Friday was a laid back day, however, during the evening, beginning at 5 pm we had a potluck dinner with Betsy addressing us on what is happening at National and by answering pertinent questions by the attendees. Independent media coverage was present for the evening, taping the session and interviewing Betsy. Saturday was the Junior Contests and the obligation ceremony performed on two new Junior members. Thank you, Christine. her Committee, and Sherry for their work.

In the afternoon, three teams participated in the Assistant’s Contest.  Christopher Heath, New Hampshire State Master attended as a judge. Sister Betsy and I served as judges. Thank you, Brother Chris! The winners were Jim Meserve and Laurie McBurnie. Henry and Sharon Morton and Adrian Griffin and Marilyn Stinson were the other participants. That evening we enjoyed a fun visit to Lincoln Pomona witha program on Maine Trivia. She enjoyed visiting with Maine Grangers and I thank all who came out during the week to meet her.  She left early Sunday morning to head back to Pennsylvania.

One thing I do want to share concerns ritual. Since we are no longer considered a “secret society,” it is customary to allow non-members (prospective members) to sit in our Grange meetings and the strictness used in the past concerning ritual has been lessened. The opening and closing ceremonies are to be used, however, in the newer manuals, the alternative ceremonies that are included can be used. It is an option for any Grange to take up the password. This is a big change for us as New England is the only region that strictly adheres to the ritual. If there are any questions, please let me know.

I think we should be organizing some more town hall discussions in various areas. If your area would like one, please let me know and also your Pomona. These discussions will help all to understand in what direction the Grange is heading, will provide you with answers and information vital to all areas of Grange.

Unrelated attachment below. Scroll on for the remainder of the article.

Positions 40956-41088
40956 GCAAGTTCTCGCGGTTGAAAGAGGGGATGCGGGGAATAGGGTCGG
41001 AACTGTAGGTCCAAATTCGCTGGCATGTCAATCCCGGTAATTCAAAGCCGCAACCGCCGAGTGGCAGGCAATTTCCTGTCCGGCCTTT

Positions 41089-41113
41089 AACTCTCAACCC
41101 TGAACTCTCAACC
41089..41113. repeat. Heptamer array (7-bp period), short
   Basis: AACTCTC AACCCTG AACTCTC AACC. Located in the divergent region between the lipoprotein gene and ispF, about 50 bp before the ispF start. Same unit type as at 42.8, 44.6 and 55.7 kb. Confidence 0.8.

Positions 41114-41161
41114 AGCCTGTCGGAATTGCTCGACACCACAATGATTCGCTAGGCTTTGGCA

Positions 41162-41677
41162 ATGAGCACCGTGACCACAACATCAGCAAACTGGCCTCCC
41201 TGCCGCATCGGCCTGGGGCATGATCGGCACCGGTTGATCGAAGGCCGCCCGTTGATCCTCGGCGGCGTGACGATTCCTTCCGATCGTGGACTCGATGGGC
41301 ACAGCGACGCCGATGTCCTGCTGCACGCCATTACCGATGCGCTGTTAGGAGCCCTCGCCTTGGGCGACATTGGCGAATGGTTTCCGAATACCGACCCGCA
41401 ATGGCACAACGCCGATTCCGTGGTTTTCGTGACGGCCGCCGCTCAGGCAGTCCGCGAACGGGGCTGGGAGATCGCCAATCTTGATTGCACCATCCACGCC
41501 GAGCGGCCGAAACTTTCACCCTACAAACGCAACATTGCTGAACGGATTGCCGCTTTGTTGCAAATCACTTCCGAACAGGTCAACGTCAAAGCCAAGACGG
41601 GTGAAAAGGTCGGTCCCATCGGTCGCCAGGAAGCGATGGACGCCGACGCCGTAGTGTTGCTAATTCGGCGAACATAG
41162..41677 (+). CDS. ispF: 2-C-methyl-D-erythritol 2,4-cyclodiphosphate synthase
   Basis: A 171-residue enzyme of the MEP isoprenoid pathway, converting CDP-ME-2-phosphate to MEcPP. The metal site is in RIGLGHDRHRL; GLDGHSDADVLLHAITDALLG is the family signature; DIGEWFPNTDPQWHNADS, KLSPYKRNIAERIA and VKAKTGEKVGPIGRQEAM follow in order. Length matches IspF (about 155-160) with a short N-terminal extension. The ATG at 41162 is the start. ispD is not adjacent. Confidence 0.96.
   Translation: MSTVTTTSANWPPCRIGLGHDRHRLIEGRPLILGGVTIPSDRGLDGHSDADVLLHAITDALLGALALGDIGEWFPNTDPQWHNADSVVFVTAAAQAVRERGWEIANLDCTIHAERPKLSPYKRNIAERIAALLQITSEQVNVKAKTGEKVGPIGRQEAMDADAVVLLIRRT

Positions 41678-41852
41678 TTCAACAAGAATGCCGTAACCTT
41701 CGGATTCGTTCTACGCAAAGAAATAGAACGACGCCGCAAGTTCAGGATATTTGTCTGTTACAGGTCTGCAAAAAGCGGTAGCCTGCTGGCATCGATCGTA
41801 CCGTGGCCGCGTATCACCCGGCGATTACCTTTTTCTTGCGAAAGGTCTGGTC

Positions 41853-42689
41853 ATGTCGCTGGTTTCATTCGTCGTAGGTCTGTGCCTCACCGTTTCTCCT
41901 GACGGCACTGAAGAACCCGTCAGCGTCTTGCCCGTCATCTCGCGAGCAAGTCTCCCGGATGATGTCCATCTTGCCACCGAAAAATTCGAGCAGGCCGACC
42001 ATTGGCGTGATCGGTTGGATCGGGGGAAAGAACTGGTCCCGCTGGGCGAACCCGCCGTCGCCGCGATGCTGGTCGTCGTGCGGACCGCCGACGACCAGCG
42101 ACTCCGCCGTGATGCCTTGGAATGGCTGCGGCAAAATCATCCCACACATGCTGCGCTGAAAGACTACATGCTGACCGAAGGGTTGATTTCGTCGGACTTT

There have been some people interested in leadership positions and I will refer them to the appropriate committees. It is exciting to learn how Grange is understood in different areas of our state. Many dwell more on the agricultural side where others are more into the community service side, however, it appears that all areas are being covered no matter which aspect is favored in any area. The trend seems to be that there are younger farmers appearing and a need to learn how to be self-sufficient on growing food whether you live in an urban or rural area. Thus, many Granges are developing programs based on this trend and are encouraged to do so. Ask those where milk and bread come from. Some will answer ‘from a store.” The Grange has ample opportunities to spread this information to communities and also to create resolutions to favor the small farms. An Agricultural Education Committee is being formed for this purpose and to create programs for agricultural education. I will keep all updated on its progress. In the meantime, keep providing resolutions on agricultural needs. I urge all Grangers to put their thoughts on paper, vote on the resolutions at your Subordinate Granges and filter them through your Pomona. GOTO your deputies, your directors and committee members for help if needed. There are many resources on the Internet how to write resolutions and there have been some resolution writing days at some Granges. Keep up on agricultural issues and trends in your newspapers and from television. Anyone can have their thoughts converted to a resolution. Let’s have some good, agricultural resolutions submitted for discussion at State Session in October.